The Federal Tort Claims Act: How To Sue The United States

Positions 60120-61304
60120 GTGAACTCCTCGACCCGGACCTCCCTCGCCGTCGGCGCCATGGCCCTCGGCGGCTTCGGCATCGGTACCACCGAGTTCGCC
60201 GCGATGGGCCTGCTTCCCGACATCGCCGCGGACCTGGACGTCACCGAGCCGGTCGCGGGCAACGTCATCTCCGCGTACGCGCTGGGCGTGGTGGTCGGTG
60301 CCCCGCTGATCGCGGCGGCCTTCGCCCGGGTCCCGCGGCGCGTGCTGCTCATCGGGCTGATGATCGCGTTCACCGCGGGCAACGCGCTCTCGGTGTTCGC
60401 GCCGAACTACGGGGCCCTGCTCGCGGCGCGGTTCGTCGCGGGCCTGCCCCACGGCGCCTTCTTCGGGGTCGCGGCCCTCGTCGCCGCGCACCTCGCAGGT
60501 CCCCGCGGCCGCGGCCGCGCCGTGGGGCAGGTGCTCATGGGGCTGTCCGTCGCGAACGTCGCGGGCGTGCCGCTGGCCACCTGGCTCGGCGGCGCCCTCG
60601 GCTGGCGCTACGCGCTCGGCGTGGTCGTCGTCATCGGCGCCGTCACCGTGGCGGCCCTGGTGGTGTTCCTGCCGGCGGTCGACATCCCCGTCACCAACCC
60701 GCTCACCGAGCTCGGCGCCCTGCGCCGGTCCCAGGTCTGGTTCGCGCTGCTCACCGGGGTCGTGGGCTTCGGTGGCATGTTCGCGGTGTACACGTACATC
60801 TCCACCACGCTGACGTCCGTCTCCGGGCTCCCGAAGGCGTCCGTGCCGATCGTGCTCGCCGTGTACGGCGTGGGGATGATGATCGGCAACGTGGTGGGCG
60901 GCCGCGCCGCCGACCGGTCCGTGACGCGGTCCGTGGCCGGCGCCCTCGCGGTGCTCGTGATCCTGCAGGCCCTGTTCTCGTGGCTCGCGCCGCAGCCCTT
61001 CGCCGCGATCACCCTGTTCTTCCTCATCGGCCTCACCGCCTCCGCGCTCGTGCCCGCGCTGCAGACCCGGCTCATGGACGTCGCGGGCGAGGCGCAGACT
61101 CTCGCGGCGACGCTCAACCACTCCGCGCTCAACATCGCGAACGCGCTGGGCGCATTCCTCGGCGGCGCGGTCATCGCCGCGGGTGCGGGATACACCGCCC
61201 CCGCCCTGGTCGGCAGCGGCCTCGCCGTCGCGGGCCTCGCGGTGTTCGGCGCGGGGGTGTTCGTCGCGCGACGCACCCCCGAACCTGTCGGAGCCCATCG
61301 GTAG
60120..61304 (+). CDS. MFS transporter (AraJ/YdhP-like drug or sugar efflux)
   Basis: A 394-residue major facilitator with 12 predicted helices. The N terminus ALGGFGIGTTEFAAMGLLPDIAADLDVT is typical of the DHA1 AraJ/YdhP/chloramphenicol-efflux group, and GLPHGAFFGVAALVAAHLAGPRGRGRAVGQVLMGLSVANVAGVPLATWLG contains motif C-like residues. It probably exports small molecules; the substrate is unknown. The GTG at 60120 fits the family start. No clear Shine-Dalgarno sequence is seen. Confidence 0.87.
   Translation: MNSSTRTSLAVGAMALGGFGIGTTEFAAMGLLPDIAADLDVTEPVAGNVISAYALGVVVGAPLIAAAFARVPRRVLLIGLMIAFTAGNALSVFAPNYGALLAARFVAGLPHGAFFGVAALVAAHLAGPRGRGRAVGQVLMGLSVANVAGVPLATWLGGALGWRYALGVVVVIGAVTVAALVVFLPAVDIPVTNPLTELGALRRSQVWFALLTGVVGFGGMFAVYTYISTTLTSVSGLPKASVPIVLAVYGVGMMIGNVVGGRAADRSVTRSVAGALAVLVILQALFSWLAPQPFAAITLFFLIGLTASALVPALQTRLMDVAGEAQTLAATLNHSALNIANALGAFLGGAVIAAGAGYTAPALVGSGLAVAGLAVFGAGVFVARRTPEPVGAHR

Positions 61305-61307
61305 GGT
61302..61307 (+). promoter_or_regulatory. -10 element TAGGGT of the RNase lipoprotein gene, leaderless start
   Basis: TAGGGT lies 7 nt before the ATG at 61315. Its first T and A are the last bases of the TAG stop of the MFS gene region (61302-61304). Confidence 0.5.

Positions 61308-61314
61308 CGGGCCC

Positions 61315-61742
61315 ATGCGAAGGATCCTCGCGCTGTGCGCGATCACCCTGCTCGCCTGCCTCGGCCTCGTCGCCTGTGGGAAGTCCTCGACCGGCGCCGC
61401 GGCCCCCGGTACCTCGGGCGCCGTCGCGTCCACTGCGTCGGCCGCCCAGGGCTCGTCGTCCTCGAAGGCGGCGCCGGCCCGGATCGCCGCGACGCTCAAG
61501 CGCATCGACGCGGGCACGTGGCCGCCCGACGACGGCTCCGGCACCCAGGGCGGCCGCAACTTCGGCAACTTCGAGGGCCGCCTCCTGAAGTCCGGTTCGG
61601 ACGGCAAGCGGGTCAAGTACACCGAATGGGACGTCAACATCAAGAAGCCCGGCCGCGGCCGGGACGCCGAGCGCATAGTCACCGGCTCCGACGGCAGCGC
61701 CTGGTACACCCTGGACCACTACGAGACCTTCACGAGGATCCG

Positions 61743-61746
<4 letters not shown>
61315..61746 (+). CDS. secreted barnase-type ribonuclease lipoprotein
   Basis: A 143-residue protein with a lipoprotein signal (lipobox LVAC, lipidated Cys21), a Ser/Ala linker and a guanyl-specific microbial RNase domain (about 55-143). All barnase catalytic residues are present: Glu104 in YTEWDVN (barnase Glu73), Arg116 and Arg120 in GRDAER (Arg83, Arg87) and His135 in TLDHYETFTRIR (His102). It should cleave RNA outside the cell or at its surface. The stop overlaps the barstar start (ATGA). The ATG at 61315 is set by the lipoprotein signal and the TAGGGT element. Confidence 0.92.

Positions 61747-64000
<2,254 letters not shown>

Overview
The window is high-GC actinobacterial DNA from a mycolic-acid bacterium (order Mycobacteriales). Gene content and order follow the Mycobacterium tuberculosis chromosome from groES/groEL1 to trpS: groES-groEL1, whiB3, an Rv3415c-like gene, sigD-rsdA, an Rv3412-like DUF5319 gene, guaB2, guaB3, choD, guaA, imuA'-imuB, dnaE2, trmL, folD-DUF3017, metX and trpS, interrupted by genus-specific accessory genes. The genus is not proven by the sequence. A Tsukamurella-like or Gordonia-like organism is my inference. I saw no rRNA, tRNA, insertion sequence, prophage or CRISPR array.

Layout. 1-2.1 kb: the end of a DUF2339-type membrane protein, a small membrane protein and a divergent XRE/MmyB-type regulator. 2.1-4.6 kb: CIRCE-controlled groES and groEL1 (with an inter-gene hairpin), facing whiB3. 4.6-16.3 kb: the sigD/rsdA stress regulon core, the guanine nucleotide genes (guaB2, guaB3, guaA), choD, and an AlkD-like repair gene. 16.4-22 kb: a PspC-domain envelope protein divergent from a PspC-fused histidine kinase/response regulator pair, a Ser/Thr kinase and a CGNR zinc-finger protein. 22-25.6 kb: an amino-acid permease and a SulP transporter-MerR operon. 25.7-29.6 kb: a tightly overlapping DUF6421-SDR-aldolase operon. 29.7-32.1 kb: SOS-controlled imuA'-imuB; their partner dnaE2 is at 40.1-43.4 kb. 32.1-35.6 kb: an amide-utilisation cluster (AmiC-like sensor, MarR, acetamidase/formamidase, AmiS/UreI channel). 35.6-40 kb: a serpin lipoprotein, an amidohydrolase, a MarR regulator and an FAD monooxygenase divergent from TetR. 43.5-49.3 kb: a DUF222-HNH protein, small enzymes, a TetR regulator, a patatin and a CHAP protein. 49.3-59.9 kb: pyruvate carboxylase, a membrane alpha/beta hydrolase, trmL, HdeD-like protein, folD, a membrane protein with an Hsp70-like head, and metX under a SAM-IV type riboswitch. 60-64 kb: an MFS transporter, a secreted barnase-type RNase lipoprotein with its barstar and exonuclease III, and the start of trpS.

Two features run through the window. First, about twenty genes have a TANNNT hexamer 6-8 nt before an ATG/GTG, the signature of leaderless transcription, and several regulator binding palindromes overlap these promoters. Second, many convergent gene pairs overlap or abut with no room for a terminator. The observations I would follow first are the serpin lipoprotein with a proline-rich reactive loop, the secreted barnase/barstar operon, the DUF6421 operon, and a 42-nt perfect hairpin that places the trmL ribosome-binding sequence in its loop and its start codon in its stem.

When it comes to torts committed by the government and/or its employees, the beginning and ending place for any analysis is the Federal Tort Claims Act (FTCA). See 28 U.S.C. § 1346. The Federal Tort Claims Act provides a limited waiver of sovereign immunity and allows for money damages against the government for damages, loss of property, personal injury or death. In order to recover under the FTCA, one must show that the damages claimed resulted from a wrongful or negligent act of a government employee acting within the scope of his employment under circumstances where the United States, if a private person, would be liable to the injured person in accordance with the law of the place where the act or omission occurred. See 28 U.S.C. § 1346(b). As we will address in subsequent entries on this subject, there are potential land minds for those who would seek to recover under the Federal Tort Claims Act but who are not familiar with its provisions. The purpose of these blogs therefore will be to provide some general guidance as to how one should go about perfecting a tort claim against the United States of America. In future blogs, we will address the key steps that must be taken in order to do so.

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